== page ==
A growing body of medical research links exposure to cyanobacteria with neurodegenerative diseases including Parkinson’s, ALS and Alzheimer’s. Google it.
Meanwhile, we’re getting conflicting messages from officialdom. Martin County has erected signs warning against contact with the water but the Florida Dept. of Health website, under the heading How to Keep Your Family Safe While Enjoying Florida’s Water Ways, has this to say: “Cyanobacteria/ blue-green algae…are naturally occurring in Florida’s environment and are also found all over the world. They are part of a healthy ecosystem and help support a wide variety of aquatic life.” (http://www.floridahealth.gov/environmental-health/aquatic-toxins/cyanobacteria.html) In other words, Lighten up, Florida. This is just nature being natural.
An open question remains: What will become of the value of the Florida brand when the world fully sees what we have done to our waters?
Even in disaster, strange beauty emerges.
Greg Fedele has lived in his water-front home since 1991. He grieves for his loss. “I have three kids who can’t enjoy the waterways of Martin County like I did growing up.”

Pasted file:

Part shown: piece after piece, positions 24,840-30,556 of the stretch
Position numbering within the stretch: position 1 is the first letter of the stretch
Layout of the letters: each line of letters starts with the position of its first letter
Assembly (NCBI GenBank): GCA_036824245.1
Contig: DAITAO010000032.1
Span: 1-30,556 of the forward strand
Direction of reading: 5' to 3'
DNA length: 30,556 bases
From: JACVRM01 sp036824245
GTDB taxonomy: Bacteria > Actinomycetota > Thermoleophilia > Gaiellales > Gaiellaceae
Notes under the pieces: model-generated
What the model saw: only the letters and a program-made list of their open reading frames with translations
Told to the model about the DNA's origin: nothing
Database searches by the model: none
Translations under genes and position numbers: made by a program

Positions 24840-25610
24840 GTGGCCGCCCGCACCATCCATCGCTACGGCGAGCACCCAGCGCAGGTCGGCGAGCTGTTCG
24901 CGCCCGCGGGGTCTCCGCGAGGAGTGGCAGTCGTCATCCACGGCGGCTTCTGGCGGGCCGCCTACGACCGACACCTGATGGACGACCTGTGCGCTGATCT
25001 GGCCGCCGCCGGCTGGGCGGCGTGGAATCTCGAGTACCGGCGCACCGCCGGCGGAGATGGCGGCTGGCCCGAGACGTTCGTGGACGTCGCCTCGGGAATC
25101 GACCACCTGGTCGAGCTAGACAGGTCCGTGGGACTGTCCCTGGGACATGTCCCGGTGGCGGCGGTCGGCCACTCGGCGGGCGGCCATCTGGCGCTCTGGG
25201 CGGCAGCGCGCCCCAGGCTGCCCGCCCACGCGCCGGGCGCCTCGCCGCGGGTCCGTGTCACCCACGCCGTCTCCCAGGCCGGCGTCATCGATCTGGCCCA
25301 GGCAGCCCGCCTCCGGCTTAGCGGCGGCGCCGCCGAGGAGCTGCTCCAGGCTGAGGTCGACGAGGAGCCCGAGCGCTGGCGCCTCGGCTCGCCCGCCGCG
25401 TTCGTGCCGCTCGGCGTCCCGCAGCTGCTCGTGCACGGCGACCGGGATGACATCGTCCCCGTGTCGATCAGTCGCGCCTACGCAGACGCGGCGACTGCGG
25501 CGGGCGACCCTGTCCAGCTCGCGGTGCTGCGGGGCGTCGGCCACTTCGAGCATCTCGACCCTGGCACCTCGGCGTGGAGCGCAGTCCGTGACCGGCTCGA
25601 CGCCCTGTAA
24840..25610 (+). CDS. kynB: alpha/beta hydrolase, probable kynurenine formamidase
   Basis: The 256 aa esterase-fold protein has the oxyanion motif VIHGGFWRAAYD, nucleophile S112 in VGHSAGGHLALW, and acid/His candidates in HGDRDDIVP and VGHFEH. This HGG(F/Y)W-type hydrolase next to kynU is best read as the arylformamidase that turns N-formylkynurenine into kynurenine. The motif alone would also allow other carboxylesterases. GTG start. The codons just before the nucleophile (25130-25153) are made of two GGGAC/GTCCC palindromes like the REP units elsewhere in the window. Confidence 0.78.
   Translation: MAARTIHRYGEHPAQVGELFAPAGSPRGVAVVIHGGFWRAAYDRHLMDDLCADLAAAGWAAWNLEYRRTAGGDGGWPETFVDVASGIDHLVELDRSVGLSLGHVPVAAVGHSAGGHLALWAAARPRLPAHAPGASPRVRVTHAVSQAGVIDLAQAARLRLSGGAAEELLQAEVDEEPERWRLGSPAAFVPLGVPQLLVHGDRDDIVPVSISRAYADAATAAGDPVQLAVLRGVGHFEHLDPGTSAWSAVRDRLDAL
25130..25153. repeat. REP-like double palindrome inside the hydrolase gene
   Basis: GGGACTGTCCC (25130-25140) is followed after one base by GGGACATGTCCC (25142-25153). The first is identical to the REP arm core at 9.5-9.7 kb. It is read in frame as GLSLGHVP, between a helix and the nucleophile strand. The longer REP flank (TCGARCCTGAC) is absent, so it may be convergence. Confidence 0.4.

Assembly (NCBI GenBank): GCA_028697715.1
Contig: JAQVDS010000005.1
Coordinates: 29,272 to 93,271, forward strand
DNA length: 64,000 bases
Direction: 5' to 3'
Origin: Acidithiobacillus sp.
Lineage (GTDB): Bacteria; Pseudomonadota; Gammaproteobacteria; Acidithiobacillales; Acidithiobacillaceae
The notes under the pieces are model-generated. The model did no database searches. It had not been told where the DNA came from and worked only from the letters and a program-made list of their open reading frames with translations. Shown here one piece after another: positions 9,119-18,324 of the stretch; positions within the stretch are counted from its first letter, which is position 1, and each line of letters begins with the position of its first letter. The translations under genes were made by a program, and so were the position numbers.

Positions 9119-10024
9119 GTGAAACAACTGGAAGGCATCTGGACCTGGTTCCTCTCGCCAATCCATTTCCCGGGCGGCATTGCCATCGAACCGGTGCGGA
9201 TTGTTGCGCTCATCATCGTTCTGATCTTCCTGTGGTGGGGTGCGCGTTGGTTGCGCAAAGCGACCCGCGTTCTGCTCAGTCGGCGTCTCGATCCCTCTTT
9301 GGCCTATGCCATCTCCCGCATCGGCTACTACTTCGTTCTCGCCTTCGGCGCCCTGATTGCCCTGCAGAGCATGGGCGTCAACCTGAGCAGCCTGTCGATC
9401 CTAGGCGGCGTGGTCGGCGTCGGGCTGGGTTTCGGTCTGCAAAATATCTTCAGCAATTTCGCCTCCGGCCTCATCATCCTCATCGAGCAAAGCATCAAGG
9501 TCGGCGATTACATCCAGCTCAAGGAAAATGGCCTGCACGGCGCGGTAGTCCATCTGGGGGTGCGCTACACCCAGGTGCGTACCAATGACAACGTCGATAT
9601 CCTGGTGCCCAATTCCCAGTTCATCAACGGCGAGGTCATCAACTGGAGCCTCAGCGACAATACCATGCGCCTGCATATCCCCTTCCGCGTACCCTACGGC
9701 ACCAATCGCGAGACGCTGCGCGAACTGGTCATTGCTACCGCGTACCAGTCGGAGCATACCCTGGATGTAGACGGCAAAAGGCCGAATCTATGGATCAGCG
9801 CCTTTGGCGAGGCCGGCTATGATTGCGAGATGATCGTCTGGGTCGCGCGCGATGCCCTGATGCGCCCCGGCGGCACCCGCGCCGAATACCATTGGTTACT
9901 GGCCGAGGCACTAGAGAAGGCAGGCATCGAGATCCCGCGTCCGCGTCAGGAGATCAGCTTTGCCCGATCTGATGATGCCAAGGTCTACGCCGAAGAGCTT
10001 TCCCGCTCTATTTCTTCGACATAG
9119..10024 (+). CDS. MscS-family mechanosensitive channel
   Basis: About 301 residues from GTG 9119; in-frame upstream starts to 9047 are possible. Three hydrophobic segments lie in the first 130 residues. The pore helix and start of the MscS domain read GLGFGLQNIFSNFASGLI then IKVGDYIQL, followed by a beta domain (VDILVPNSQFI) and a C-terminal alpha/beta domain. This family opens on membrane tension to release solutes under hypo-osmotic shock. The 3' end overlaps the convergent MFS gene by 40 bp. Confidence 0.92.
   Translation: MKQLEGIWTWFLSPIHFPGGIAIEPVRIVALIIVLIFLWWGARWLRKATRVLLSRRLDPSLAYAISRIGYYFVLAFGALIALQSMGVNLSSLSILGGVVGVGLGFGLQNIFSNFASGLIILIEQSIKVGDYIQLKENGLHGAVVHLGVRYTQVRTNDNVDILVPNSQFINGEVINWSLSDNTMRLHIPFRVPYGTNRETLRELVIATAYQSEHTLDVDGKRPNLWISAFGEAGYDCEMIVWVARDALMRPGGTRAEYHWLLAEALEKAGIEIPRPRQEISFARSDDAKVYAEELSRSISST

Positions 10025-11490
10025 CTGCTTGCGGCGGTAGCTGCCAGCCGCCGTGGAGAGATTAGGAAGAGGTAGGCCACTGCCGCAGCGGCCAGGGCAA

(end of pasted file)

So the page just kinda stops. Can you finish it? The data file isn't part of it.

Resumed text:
The sign at Ocean Blue Yacht Sales in Stuart echoes a wide swath of community sentiment. Asked to describe in a word how the algae outbreak has impacted his business, president Bryan Boyd replied, “Horrible. The last three years, our bay boat sales have been a third of what they used to be.”
A roadside sign seen in Stuart in late July. If you’re wondering what you can do about the ongoing crisis of Florida waters, we are called to consider our own water footprint, learn about the issues and get involved. And never forget that elections have consequences. Vote for Clean Water. (https://www.bullsugar.org/#)